An ancient strategy game for 2 players who try to outwit each other by placing stones on the board to simulate the capturing of territory.

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6
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1answer
260 views

Is this corner dead?

Played a game on KGS. We are both 4K. He was good at life and death, and I am rusty. Was B1 sente? $$ ------------| $$ . X O 2 1 . | $$ X . X O . . | $$ . . X O . . | $$ . . X O O . | $$ . . X X ...
2
votes
1answer
169 views

life and death: 2 x 4 in the corner with defects

In a go game (with another 4K) I got a 2 x 4 region in the corner with lots of defects. W1 almost surely will happen. Can White get life or ko? $$Wm1 $$ |------------ $$ | . . . . X . $$ | . . O ...
16
votes
13answers
2k views

Where to play Go online? [closed]

I used to play regularly on KGS but have been inactive for several years. I am frustrated by the Catch-22 of the KGS system: in order to play rated games, you must have a solid rating. Solid ratings ...
11
votes
2answers
290 views

Three-space jump on third line: how to connect?

I've seen that in the diagram below, the two black stones can connect by attaching to the white stone, but I can't work out the sequence. How does black play to connect her stones? $$cm1 $$ . . . . ...
23
votes
5answers
504 views

What is a good strategy for engaging children in playing go?

For children what is the youngest age that it makes sense to begin to teach them go? Is it best to start them on a 9x9 board? Will a child that has learned basic algebra be better suited to learn go ...
7
votes
1answer
200 views

How to balance influence vs territorial plays on a 13x13 board?

Most of the answers to "What is a good opening on a 13x13 board?" deal generally with the differences between large and medium boards. I'd like to ask more generally about how I should be thinking on ...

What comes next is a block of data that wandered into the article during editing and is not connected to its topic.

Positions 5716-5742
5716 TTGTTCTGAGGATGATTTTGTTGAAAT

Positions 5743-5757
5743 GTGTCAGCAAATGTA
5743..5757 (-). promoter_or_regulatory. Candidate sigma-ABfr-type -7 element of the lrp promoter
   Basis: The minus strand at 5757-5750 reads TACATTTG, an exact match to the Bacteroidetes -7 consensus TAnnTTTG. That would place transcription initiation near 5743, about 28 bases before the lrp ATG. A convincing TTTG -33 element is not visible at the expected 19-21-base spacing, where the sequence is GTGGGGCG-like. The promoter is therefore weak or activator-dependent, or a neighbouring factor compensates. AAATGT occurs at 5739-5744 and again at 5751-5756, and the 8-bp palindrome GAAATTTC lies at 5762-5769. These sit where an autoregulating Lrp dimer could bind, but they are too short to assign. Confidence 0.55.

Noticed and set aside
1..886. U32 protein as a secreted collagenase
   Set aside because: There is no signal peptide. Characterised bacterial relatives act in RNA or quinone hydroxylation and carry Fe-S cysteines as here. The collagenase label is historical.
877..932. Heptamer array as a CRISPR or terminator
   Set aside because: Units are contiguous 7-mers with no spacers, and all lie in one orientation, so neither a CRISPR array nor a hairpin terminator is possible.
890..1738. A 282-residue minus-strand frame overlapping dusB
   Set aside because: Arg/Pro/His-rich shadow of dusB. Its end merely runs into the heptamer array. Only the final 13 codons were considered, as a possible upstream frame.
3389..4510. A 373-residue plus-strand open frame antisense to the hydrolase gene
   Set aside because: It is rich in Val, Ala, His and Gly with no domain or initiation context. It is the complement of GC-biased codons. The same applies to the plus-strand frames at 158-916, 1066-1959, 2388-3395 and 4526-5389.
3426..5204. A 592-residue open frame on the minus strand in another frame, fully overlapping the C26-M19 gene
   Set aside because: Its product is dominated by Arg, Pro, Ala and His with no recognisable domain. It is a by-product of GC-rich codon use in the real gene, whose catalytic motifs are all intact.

7
votes
4answers
1k views

What is a good opening for Go on a 13x13 board?

I have been playing a lot of Go recently at lunch but we are playing on a 13x13 board instead of a 19x19. I can't seem to ever win! I am beginning to think that my opening is leaving me in a bad ...
7
votes
2answers
410 views

In Go, Why are “High Point” Openings Seldom Seen in Modern Play?

I'm talking about opening with the "high point" of a "shimari, such as the 3-5 or 4-5 point. The disadvantage is that it allows the opponent to enter near the corner, such as the corresponding 3-4 ...
12
votes
3answers
615 views

Computer Go algorithms applied to other games?

Fairly recently, Computer Go programs became able to compete with humans using Monte-Carlo Search trees: A Monte Carlo (MC) go program plays random games and easily evaluates the terminal position ...
13
votes
4answers
322 views

Is there an equivalent of Deep Blue in the Go world?

Deep Blue was a chess-playing computer developed by IBM. On May 11, 1997, the machine won a six-game match by two wins to one with three draws against world champion Garry Kasparov. Kasparov accused ...
20
votes
1answer
724 views

What are the main results in game theory regarding Go?

What are the main mathematical results concerning Go? Go is a game with simple rules and big game complexity. It is inefficient to apply primitive chess AI methods (such as position brute force and ...
18
votes
3answers
2k views

Is playing on a 9x9 board a solved problem?

I would think that on a 9x9 board, the number of possible moves is small enough that computers could exhaustively search all possible permutations and compute a line of play that always wins by moving ...
11
votes
2answers
309 views

Why are Chinese stones half-convex?

Unlike regular ishi that come in full-convex shape, Chinese stones are flat on one side. I found those stones difficult to work with, as they are not easy to pick up from the board. Granted, they lay ...
16
votes
1answer
1k views

What are the difference between Chinese and Japanese rules in Go?

What are the differences? And do these differences influence strategy?
8
votes
4answers
113 views

How many points are won/lost during this exchange?

$$ six=two $$ -.a..... $$ -....... $$ -...OOOO $$ -4....XO $$ -1OOOOOX $$ -XOXXO.X $$ -2X5.XX. $$ -3...... $$ -------- White territory around a is safe. Move 2 and 4 can be swapped for identical ...
13
votes
3answers
451 views

Why are stones placed with index and middle finger?